Floodplains are complex hydrological zones that may receive both discharge from regional groundwater and recharge from river water during high flow events. The floodplains on the Murray River host important ecosystems (particularly the river red gum forests); however, changes to river flows and landuse changes that result in a rise in the regional water table have locally severely affected these regions. This project uses isotope geochemistry (3H and 14C) together with major ions to address the timescales and patterns of floodplain recharge and groundwater mixing on the degraded Pike floodplain (South Australia).
The study sampled groundwater from the shallow low hydraulic conductivity Coonambidgal Formation and the underlying Monoman aquifer. Groundwater 3H activities in the Monoman Formation decrease with depth from ~1 to <0.02 TU while the Coonambidgal groundwater has 3H activities of 0.25 TU. There is no correlation between 3H activities and the proximity to surface water channels on the floodplain. Groundwater 14C activities are between 40 and 95 pMC and are less well correlated with depth. Groundwater Cl concentrations are between 300 and 750 mmol/L and there is a broad inverse correlation with 3H activities.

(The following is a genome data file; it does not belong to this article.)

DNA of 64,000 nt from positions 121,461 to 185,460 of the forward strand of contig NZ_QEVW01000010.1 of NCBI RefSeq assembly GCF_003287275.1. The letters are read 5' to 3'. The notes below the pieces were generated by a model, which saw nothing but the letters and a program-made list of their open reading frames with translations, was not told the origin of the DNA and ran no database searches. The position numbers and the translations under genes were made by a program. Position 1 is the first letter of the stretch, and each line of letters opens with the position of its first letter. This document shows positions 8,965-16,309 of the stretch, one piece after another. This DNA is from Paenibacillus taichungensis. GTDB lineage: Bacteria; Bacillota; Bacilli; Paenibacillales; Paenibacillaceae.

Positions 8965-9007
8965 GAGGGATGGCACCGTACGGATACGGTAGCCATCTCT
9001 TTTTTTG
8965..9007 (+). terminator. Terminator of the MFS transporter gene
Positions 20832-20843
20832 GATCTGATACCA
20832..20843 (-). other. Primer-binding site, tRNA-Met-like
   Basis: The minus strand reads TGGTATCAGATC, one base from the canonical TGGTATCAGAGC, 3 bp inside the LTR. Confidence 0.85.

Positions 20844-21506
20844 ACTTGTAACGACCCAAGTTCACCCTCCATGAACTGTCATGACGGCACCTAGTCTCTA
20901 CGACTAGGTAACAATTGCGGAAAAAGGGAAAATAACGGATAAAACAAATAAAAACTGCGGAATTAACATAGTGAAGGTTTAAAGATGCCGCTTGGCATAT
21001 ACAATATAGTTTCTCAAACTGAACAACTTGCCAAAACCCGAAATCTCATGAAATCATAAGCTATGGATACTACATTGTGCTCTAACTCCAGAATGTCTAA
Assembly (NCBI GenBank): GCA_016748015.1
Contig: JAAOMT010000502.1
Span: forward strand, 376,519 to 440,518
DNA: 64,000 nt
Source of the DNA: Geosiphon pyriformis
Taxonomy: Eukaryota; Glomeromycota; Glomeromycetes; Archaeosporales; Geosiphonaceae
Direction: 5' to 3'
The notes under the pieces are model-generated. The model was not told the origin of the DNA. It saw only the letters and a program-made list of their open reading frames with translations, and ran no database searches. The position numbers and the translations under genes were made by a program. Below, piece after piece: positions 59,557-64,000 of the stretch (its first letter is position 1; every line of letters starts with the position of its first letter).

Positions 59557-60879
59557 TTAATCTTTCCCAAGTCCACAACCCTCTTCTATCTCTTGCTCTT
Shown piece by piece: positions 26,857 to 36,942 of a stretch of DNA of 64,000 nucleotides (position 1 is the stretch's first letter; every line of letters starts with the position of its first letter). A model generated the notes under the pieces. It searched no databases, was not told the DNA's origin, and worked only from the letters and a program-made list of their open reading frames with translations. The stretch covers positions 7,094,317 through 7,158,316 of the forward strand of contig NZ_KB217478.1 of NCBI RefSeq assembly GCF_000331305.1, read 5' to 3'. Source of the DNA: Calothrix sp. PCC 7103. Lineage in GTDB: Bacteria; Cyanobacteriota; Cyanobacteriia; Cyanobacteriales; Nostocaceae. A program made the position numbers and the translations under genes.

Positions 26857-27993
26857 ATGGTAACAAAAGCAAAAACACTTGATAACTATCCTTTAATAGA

The combined geochemical data imply that groundwater recharge is dominantly through the floodplain rather than through the channel banks, which in turn requires preferential flow through high hydraulic conductivity zones in the Coonambidgal Formation. The recently recharged waters mix in the aquifers with the regional groundwater on timescales of a few years to decades. Development and preservation of fresh shallow groundwater, which may sustain vegetation, on this floodplain requires that flooding events occur and that regional water table rise is limited.